Prague is saturated with medieval architecture, good beer, and expats teaching ESL. It has all the festivals, dining options, and cultural diversions one could want in a big city. But after a few months of living there, I realized something was missing.
Sure, they have some funkier restaurants or hang outs, but where were the thick framed glasses, the ironic tees, the vegan cafes? Unlike other European cities like London, Barcelona, Amsterdam–where alternative is almost mainstream–there seemed to a noticeable void in Prague. Finally I confronted the glaringly obvious question: where were all the hipsters?
Oh, they’re there. You just have to know where to look. I must admit, it took a bit of digging–and help from my more in-the-know Czech friends–but I’ve compiled a list of alternative happenings for expats who are looking for more than overpriced beer and clubbing in Wenceslas Square.
To simultaneously honor Prague, hipsters, and my life-long obsession with Goosebumps “choose your own adventure” books, I present you:
24 HOURS IN PRAGUE:
CHOOSE YOUR OWN HIPSTER ADVENTURE
Breakfast at Ouky Douky
Janovského 1118/14, 170 00, Praha 7
Nestled in Prague 7, this bookstore/cafe is a perfect spot for a cozy breakfast. Founded by a fellow expat, this cafe was one of the original English book stores in Prague, and offers a wide variety of American breakfast foods (be still my heart, even the elusive filtered coffee!) served amongst cluttered book cases and charmingly mismatched furniture. It feels like your worldly uncle’s study–who just happens to really enjoy indie music. Settle down in a worn armchair and enjoy a large cup of filtered coffee (!), a savory pancake, and a good read.
Level of hip: Pickling your own ramps
Coffee at Cafe Neustadt
Karlovo náměstí 23/1, 120 00, Praha 2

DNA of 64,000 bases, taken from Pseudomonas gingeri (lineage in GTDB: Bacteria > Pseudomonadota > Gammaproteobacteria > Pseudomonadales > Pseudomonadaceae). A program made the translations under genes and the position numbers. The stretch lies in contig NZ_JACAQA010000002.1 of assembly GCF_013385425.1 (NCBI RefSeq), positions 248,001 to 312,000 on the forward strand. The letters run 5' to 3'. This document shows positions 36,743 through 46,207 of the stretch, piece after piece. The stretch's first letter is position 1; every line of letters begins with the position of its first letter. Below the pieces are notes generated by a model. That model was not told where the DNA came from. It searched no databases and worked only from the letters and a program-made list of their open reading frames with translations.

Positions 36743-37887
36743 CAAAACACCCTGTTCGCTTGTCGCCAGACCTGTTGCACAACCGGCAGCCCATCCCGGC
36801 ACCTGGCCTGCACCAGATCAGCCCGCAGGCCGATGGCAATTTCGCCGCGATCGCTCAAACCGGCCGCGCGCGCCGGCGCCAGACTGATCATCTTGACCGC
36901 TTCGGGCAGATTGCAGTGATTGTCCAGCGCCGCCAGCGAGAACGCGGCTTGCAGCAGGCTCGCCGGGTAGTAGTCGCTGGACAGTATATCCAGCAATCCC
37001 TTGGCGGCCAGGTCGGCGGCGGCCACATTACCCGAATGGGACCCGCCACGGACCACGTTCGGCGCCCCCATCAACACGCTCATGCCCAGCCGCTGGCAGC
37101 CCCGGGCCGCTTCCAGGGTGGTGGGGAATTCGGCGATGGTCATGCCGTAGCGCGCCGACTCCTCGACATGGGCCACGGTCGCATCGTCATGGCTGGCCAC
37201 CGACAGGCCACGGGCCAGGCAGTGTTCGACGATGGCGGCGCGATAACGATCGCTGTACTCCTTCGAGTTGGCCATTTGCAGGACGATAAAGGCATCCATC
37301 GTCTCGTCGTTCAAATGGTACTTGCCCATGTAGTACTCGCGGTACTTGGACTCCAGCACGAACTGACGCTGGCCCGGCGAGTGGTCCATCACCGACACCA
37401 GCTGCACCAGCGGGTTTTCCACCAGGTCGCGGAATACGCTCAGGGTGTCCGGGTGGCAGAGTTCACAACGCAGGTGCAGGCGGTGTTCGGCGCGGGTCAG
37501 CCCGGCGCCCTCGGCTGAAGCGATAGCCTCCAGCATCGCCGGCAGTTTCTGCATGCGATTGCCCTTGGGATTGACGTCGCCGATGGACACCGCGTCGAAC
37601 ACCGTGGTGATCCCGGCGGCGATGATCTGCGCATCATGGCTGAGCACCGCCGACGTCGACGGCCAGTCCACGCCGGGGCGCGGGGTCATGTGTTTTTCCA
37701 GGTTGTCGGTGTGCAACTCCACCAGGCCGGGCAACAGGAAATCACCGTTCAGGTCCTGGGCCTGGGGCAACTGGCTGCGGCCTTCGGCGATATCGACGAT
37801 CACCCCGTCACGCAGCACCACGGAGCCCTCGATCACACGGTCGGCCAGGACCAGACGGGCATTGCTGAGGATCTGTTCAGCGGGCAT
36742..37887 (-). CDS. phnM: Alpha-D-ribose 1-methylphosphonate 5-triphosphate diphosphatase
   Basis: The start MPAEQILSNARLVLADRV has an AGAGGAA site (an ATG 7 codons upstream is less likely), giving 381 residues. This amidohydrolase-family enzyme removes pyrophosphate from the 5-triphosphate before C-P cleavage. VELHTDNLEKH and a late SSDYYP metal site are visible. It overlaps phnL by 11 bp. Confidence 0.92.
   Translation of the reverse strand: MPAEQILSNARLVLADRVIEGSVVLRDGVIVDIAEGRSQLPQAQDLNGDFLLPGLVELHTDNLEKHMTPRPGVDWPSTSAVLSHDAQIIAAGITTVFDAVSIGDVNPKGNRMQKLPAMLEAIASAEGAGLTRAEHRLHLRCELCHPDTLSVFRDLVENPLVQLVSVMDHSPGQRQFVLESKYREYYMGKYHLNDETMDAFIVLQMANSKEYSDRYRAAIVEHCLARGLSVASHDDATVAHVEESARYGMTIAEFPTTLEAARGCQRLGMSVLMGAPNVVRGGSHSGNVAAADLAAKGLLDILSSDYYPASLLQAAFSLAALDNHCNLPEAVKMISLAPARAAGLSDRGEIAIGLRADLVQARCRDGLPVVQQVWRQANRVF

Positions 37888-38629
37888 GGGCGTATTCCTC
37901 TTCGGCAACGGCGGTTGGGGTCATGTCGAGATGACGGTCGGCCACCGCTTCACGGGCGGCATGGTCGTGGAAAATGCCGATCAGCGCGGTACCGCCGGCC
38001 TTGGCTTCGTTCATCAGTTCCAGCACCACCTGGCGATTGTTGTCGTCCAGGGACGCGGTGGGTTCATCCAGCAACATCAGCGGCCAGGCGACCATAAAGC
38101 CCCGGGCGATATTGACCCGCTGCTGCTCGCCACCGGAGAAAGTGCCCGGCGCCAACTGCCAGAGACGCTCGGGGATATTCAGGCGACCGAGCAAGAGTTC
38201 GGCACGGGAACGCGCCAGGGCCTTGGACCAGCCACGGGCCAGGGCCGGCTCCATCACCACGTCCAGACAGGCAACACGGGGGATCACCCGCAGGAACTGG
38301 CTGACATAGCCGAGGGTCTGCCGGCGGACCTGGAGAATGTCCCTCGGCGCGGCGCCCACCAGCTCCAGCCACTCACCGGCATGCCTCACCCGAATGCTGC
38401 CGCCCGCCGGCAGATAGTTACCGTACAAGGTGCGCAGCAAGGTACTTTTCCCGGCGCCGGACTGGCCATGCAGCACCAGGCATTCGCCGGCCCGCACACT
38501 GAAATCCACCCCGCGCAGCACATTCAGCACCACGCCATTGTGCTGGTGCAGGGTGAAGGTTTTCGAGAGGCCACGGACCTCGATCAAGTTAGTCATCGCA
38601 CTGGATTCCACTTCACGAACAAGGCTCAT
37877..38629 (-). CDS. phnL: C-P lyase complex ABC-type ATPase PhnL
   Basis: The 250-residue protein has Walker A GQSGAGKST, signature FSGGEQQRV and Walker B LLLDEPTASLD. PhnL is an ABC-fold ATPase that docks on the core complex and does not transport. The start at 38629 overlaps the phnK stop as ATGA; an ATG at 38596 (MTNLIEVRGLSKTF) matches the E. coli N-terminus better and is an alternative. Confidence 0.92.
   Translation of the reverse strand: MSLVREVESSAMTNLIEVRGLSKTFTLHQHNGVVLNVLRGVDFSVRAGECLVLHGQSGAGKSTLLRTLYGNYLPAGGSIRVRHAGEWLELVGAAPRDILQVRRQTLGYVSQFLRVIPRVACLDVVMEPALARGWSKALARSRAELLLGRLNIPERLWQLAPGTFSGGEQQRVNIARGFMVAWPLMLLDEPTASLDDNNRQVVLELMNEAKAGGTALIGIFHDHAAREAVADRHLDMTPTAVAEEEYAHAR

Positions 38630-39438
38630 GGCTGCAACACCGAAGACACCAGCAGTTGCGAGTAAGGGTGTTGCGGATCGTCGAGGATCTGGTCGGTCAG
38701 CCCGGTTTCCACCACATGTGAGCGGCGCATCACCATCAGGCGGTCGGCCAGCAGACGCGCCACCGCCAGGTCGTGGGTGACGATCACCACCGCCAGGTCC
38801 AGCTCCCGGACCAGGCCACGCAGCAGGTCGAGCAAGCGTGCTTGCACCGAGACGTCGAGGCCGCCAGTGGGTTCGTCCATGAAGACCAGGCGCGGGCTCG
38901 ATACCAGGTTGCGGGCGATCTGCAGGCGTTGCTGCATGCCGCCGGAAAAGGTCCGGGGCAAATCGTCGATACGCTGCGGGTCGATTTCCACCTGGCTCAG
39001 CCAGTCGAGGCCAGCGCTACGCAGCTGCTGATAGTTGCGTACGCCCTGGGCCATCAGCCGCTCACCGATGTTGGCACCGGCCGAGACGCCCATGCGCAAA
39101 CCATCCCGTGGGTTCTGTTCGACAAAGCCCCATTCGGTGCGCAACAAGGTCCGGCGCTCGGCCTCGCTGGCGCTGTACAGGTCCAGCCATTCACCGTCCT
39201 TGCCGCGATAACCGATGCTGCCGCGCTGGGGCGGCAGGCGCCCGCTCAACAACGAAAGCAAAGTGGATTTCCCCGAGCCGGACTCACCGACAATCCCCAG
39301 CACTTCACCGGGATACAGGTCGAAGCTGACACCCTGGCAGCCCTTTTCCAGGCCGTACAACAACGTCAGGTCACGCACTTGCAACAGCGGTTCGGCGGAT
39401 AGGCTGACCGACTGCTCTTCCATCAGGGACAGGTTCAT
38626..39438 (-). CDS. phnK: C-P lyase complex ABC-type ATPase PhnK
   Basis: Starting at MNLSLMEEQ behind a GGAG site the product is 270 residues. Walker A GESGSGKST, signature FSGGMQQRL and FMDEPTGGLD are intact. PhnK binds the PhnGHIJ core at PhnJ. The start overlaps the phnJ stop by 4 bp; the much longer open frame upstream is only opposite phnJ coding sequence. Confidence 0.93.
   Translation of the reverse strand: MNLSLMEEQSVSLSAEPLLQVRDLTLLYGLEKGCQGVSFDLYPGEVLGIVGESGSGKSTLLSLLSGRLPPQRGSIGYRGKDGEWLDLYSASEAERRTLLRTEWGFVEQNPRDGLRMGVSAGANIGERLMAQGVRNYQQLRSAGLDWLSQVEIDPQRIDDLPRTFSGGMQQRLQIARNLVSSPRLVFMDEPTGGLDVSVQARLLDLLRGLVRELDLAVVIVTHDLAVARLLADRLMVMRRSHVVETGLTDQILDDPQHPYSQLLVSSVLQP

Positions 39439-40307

I think the self-profession on the cafe’s website really says it all: It’s an “oasis of superior coffee, cheesy ease, excellent music and civic disobedience right in the city center.” Conveniently located by Karlovo Náměstí, Cafe Neustadt is nestled in an ivy-laden courtyard in the new town hall building. Come for some morning coffee in the garden, or some pivo at night; any time of day this hip cafe is crowded and serving up good vibes. Its coolest feature? Modern art statues hang right above a stand-up piano in the corner of the courtyard, encouraging any casual Mozarts to sit down. Lastly, someone please tell me what “cheesy ease” means.
Level of hip: Back to back Wes Anderson flicks
Badminton in an old school, communist-style gym
Sokol Libeň, Zenklova 37/2, 180 00, Praha
Ever wonder what it was like to play basketball in the Soviet Bloc during the communist regime? The creaky, old Sokol Libeň is the closest you will ever get. Thanks to a tip from a Czech friend, I decided to check this gymnasium out one afternoon and was tickled with how wonderfully old school it is. It looked like it was untouched since the 60s and the entire building was eerily empty. The locker rooms reminded me of something out of a horror movie (think metal cages) and the gym (including a basketball court, badminton court, and gymnastics area) conjured up images of old communist Olympic propaganda posters I’d seen. I could only imagine how many short shorts and mullets had graced those squeaky, waxed floors.
Although empty when we visited, it’s wise to reserve your hour-slot in advance. Sometimes most desired times (before and after work) fill up two months ahead of time! (You can reserve a time on their website: http://www.sokol-liben.cz/badminton/)
A one hour time-slot will only set you back 130 Kc, not including racket and birdie rental. A tip for foreigners: brush up on your Czech, since chances are no one will speak English there. (Another tell-tale sign of how authentic it is)
Level of hip: Bon Iver’s lesser known stuff
Obsessed with the art deco windows
Farmer’s Market at Jiřího z Poděbrad
In front of Jiřího z Poděbrad Metro station, Praha 3
If you’re a foodie, you’ll be right at home at the Farmer’s Market located at the Jiřího z Poděbrad (or as expats call it, JZP) metro station. Situated right in front of the church which boasts the “largest clock face in Eastern Europe,” (what a claim to fame) this Farmer’s Market is my favorite in all of Prague. Wander the stalls selling everything from organic, local produce, traditional spices, homemade sausages and cheeses, and Moravian wines. I could spend an afternoon staring at the giant tubs of pickled goodies–stuffed pickled peppers, pickled cabbages and other anonymous pickled things. In the summer the market runs each Wednesday and Friday 8am-6pm and Saturdays from 8am-2pm. Bonus: around December and April, it gets a holiday makeover and turns into a Christmas and Easter market, respectively.
Level of hip: Finding a new ramen shop in that recently gentrified neighborhood
Pickled goodies at the JZP Farmer’s Market